He was going to blockade Charleston. It was May 1718 when they arrived at Charleston. Within a few days, they were able to capture a bunch of ships trying to leave the harbor. On one of them, Blackbeard found himself some valuable hostages, two of whom were Samuel Wragg and his 4 year old son, William. Wragg was a member of the governor’s council.
Blackbeard wanted medicine since members of his crew were sick. There was a two day time limit.
Blackbeard sent two of his men with a Mr. Marks, one of the hostages, into town to deliver the message. They didn’t make it to shore right away; a sudden storm knocked over their boat and toppled them into the water. Two days passed and the message still hadn’t been delivered.
Marks paid the fishermen to go to Blackbeard and ask for an extension. Blackbeard gave the men another two days. And still, the same end result. No news. Blackbeard, though, didn’t lay a hand on the hostages. Instead, he decided to torment the people of Charleston.
When the guys actually made it to Charleston, they split up. Marks went to the governor, and the governor said, “Yes.” The pirates, on the other hand, found the alcohol. The only reason they came back to the land of the sober was because Blackbeard had arrived and the people of Charleston were screaming.
Only then did they let their crew know where they were, which stopped any violence to be. Blackbeard and his crew left with medicine, some rice, about £1,000, clothing taken quite literally off the backs of the well to do men they held hostage, and a newly captured ship.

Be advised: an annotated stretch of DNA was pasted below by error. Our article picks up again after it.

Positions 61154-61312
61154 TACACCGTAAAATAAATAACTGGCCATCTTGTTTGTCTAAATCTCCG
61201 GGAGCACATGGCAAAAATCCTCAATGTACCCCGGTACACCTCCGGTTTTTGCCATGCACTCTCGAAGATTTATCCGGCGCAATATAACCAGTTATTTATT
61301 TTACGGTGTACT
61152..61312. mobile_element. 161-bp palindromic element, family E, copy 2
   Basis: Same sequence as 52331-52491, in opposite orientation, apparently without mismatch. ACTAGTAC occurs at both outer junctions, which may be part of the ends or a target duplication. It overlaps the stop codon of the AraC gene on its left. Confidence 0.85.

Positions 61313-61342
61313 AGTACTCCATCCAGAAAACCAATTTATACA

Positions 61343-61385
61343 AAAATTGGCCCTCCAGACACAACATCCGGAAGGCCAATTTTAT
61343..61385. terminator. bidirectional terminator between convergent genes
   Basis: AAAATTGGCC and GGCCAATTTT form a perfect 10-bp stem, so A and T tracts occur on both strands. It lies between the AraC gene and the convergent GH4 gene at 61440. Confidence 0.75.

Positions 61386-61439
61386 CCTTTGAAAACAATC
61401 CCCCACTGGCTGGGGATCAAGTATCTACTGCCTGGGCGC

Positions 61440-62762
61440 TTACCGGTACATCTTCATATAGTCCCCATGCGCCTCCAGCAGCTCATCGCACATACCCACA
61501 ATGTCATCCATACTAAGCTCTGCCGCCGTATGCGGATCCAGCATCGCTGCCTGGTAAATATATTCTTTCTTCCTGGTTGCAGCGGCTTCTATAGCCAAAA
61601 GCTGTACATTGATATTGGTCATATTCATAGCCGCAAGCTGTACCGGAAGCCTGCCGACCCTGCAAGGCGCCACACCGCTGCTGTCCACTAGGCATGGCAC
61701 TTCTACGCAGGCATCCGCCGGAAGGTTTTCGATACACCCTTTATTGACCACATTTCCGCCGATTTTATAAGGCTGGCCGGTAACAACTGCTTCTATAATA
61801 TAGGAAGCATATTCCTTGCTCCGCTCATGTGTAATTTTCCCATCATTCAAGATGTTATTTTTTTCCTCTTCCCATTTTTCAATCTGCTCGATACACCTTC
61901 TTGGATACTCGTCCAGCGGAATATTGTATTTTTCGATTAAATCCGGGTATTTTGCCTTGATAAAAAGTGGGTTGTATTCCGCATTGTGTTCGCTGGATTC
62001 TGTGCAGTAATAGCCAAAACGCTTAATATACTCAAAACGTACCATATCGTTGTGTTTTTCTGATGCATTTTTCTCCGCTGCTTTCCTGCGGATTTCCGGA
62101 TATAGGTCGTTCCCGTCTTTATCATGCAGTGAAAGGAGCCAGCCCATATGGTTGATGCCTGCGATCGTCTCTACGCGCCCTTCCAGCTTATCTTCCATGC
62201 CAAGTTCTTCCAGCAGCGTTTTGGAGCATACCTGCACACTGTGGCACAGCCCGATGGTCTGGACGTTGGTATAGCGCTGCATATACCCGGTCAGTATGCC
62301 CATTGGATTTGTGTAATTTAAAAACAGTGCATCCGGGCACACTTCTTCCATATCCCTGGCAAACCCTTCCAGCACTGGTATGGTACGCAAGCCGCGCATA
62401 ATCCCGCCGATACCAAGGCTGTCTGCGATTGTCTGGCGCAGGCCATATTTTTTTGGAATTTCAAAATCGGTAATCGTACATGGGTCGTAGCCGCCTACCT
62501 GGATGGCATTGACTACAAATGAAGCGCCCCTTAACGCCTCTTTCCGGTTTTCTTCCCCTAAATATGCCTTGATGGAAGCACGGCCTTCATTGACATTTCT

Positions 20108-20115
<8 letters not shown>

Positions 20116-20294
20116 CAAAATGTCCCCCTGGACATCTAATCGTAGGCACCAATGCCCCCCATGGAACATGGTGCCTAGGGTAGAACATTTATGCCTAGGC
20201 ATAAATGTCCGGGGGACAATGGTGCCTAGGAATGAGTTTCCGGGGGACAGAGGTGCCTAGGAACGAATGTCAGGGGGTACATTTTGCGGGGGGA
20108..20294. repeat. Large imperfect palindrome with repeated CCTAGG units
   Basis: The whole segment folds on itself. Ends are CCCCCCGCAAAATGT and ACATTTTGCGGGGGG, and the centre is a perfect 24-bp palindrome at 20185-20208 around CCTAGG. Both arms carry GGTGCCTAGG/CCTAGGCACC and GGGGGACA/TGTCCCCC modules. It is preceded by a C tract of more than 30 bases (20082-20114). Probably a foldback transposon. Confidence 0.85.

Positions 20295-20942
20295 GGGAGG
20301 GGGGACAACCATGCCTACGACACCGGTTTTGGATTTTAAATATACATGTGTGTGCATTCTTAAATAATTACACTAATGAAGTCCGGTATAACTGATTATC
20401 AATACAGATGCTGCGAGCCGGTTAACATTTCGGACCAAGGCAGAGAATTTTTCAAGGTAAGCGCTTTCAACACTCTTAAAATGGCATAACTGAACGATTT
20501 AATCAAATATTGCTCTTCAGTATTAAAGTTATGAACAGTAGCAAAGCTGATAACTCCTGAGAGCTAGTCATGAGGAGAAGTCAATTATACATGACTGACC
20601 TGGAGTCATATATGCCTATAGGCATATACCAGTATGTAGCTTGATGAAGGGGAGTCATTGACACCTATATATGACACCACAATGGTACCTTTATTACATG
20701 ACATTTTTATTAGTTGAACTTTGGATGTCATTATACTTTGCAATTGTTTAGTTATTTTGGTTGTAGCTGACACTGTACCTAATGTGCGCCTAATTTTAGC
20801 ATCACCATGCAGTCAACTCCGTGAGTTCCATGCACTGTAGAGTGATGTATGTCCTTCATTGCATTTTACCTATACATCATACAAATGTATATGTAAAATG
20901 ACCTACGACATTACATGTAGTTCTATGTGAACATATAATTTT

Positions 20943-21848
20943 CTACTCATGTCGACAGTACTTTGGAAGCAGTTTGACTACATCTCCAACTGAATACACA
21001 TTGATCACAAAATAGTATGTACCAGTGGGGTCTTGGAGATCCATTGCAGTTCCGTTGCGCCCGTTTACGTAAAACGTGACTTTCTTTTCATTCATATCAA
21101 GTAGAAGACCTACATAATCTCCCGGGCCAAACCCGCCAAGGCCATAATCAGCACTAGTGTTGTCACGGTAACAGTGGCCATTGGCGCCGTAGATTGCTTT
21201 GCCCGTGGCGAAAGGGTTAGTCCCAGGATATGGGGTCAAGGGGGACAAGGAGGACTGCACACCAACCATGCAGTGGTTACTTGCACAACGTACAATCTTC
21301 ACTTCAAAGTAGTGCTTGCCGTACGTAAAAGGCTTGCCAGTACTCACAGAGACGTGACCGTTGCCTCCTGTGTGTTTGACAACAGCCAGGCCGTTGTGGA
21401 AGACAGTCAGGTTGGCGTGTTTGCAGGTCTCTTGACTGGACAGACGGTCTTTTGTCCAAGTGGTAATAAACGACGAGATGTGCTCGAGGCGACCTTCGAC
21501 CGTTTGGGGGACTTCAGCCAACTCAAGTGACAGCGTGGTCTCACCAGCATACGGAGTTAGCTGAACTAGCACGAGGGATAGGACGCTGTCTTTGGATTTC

There were more than 300 men serving under Blackbeard. It made sailing incognito impossible. And by the time prizes were divided up, the shares were nothing but scraps.
So Blackbeard purposefully destroyed Queen Anne’s Revenge. He had his fleet sail into an inlet and made sure his ship ran aground on a shoal. Then Blackbeard gave the Revenge back to Stede Bonnet, who, with his men, left, eager to get themselves a pardon.
The 100ish members of the crew who were in on Blackbeard’s plot then left 16 men on a bank to fend for themselves on an uninhabited island not too far off from the mainland, and another 200 or so were left in Beaufort.
From there, Blackbeard and his men, aboard the Adventure, went to Bath, North Carolina, where Governor Eden, a friend of Blackbeard’s, was offering a pardon. It was an exchange. Blackbeard would keep pyrating, and Eden and company would be his beard and fencer of stolen goods.
When Blackbeard was done with North Carolina, at least for the time being, he and his crew boarded the Adventure and sailed away. Plundering, and looting, and living that pirate life. A much quieter pirate life.
In September 1718, Blackbeard returned one last time to North Carolina, to Ocracoke Island. And then he had one hell of a party that lasted about a week. While Blackbeard chilled and did some business on the side, the people of North Carolina had reached their limit.
With rumors floating about that Blackbeard was on a mission to create a new pirate haven in North Carolina, the people wanted to make sure it never happened. Since they couldn’t ask their Pirate-friendly Governor Eden, they turned to Virginia Governor Alexander Spotswood.
Spotswood worked with the Royal Navy to plan Blackbeard’s capture. He even set a reward for Blackbeard at 100 pounds. Not wanting anyone to know they were coming, Spotswood kept all his thoughts and plans to himself.
So on November 17, two ships set a course for Ocracoke and arrived on November 21. Lieutenant Robert Maynard was in charge of the H.M.S. Pearl and a man by the name of Baker was in charge of the H.M.S. Lyme, with Maynard leading the charge.
Unfortunately, Blackbeard knew they were coming. His friend Tobias Knight, who worked in customs, heard what Spotswood was up to and sent word. Blackbeard did absolutely nothing except drink well into the morning.